Victoria’s Secret is struggling with slumping sales—is the #MeToo movement, as one online research firm posits, to blame?
Certainly the lingerie goliath’s foothold on its intended demographic is slipping. According to YouGov’s BrandIndex, which measures public perception of corporations, Victoria’s Secret’s “buzziness” with women aged between 18 to 49 has toppled from a score of 31 in early 2016 to 23 this past April. Fewer of those same women also reported buying from Victoria’s Secret now than they did five years ago.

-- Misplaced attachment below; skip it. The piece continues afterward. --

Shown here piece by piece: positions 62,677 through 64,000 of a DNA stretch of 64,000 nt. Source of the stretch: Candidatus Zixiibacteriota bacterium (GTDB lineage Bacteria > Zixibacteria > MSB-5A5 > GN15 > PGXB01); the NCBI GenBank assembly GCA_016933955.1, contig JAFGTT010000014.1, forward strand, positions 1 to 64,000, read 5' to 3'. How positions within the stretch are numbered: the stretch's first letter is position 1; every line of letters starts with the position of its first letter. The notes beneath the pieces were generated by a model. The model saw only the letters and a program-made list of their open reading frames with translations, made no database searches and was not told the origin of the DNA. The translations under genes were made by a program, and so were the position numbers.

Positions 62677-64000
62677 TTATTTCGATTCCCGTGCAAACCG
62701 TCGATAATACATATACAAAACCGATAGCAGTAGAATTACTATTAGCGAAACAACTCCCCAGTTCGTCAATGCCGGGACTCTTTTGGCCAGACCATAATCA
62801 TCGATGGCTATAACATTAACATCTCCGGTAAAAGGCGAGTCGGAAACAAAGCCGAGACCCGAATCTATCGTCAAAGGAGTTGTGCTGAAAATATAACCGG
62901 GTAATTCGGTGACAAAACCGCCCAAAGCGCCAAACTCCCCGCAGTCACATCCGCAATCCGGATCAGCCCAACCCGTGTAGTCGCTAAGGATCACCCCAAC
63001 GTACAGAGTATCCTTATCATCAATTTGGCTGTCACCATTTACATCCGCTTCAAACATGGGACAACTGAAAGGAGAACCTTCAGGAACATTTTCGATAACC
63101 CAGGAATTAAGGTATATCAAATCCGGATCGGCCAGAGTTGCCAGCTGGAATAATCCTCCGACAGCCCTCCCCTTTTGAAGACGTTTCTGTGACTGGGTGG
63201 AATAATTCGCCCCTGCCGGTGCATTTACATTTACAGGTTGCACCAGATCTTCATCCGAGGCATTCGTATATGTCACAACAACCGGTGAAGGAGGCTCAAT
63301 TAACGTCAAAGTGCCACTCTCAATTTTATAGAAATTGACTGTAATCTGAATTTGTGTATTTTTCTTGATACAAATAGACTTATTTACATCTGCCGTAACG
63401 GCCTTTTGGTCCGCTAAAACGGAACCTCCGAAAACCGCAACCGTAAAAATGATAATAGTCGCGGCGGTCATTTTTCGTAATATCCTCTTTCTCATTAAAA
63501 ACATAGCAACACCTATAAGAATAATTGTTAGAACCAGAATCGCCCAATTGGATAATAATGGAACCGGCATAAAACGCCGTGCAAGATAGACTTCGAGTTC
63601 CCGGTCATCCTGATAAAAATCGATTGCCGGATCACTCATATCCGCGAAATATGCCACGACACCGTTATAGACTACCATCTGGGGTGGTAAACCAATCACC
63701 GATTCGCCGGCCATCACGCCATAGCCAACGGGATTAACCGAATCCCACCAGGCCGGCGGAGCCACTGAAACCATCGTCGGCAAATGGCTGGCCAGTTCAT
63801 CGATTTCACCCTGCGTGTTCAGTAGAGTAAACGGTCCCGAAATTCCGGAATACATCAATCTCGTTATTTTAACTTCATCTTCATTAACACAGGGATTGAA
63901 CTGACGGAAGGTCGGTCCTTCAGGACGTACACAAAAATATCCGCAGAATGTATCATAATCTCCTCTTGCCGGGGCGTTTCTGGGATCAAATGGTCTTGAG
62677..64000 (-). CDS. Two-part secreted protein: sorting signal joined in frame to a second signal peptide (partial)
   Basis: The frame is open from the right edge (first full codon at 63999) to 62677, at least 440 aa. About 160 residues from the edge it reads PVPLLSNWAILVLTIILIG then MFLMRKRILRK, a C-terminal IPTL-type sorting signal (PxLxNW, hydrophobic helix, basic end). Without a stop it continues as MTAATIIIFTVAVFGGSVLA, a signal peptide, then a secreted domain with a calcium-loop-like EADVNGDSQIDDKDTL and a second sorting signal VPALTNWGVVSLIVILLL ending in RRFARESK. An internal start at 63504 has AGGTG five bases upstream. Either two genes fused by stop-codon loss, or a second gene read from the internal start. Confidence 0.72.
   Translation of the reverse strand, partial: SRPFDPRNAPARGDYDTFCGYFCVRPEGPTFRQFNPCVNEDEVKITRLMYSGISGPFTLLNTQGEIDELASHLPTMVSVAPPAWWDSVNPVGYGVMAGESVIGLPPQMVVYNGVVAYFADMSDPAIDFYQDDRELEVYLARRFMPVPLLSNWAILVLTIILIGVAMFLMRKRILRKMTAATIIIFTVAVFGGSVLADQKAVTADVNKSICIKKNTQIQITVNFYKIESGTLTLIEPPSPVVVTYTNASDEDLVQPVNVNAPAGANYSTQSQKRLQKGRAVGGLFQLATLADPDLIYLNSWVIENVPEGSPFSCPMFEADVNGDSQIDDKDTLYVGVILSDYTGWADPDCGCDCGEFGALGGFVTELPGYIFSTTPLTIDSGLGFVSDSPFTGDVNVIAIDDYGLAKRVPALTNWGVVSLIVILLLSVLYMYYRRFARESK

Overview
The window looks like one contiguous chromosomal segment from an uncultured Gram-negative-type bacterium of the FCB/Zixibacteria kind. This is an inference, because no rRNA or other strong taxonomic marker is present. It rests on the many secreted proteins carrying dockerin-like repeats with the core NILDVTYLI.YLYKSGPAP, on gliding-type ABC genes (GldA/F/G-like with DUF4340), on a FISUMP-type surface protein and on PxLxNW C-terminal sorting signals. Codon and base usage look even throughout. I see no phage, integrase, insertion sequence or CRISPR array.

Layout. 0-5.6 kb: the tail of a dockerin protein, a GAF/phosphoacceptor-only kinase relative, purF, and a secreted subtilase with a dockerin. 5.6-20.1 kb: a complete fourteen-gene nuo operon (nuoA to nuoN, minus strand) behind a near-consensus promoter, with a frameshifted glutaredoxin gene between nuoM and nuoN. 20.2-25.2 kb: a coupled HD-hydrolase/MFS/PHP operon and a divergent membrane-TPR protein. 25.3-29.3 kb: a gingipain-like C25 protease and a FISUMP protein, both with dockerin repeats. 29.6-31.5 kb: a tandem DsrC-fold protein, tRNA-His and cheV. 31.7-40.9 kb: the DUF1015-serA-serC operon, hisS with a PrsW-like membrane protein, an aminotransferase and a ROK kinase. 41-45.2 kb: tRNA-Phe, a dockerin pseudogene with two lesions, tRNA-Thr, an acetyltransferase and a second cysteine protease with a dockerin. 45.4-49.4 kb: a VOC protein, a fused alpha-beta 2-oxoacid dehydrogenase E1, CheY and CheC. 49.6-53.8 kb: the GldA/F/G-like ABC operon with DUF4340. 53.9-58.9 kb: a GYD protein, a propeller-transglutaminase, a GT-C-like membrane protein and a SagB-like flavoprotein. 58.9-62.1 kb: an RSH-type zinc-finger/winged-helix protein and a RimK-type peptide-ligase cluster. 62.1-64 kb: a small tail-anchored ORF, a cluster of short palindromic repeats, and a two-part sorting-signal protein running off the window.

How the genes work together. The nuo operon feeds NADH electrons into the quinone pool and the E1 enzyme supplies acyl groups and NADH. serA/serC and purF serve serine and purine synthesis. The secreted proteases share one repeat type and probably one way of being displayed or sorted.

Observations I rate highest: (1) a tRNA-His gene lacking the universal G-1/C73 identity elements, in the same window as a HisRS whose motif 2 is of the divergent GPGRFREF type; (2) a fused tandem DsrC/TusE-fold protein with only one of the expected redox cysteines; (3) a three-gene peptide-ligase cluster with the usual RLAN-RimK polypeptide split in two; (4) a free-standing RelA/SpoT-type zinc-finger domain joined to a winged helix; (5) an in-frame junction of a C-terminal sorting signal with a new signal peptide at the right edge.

Neither of those revelations should come as a surprise. In its latest financial results, L Brands, which operates Victoria’s Secret, Bath & Body Works, and Henri Bendel, recorded a first-quarter profit of $47.5 million, or a little over half of the $94.1 million it earned in the same period a year ago.
The ailing performance led Loop Capital analyst Laura Champine to write in a note to investors last month that Victoria’s Secret “is turning into the Sears of brassieres.”